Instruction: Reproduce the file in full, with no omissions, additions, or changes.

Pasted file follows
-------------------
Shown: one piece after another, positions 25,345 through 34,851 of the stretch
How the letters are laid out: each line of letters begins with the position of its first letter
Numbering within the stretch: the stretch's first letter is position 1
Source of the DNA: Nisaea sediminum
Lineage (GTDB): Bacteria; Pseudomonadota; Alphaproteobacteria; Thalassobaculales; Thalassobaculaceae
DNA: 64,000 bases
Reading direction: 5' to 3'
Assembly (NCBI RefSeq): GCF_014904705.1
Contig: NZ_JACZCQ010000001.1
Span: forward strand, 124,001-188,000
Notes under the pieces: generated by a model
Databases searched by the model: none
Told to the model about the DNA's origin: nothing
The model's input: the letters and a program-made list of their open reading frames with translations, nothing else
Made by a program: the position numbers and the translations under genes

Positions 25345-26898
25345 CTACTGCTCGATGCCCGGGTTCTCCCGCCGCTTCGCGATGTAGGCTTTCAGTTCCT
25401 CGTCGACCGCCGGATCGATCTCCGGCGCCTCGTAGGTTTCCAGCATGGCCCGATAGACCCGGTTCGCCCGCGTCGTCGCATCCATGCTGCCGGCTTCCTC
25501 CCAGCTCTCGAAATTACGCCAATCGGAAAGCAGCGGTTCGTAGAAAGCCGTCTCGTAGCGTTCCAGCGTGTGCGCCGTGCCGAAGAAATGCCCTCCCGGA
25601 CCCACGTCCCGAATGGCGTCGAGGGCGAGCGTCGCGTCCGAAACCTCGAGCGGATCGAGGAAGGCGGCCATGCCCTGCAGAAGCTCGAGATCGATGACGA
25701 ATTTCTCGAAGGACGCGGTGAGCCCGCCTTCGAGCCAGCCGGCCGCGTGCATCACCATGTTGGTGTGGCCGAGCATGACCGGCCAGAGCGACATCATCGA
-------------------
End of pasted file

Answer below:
Shown: one piece after another, positions 25,345 through 34,851 of the stretch
How the letters are laid out: each line of letters begins with the position of its first letter
Numbering within the stretch: the stretch's first letter is position 1
Source of the DNA: Nisaea sediminum
Lineage (GTDB): Bacteria; Pseudomonadota; Alphaproteobacteria; Thalassobaculales; Thalassobaculaceae
DNA: 64,000 bases
Reading direction: 5' to 3'
Assembly (NCBI RefSeq): GCF_014904705.1
Contig: NZ_JACZCQ010000001.1
Span: forward strand, 124,001-188,000
Notes under the pieces: generated by a model
Databases searched by the model: none
Told to the model about the DNA's origin: nothing
The model's input: the letters and a program-made list of their open reading frames with translations, nothing else
Made by a program: the position numbers and the translations under genes

Positions 25345-26898
25345 CTACTGCTCGATGCCCGGGTTCTCCCGCCGCTTCGCGATGTAGGCTTTCAGTTCCT
25401 CGTCGACCGCCGGATCGATCTCCGGCGCCTCGTAGGTTTCCAGCATGGCCCGATAGACCCGGTTCGCCCGCGTCGTCGCATCCATGCTGCCGGCTTCCTC
25501 CCAGCTCTCGAAATTACGCCAATCGGAAAGCAGCGGTTCGTAGAAAGCCGTCTCGTAGCGTTCCAGCGTGTGCGCCGTGCCGAAGAAATGCCCTCCCGGA
25601 CCCACGTCCCGAATGGCGTCGAGGGCGAGCGTCGCGTCCGAAACCTCGAGCGGATCGAGGAAGGCGGCCATGCCCTGCAGAAGCTCGAGATCGATGACGA
25701 ATTTCTCGAAGGACGCGGTGAGCCCGCCTTCGAGCCAGCCGGCCGCGTGCATCACCATGTTGGTGTGGCCGAGCATGACCGGCCAGAGCGACATCATCGA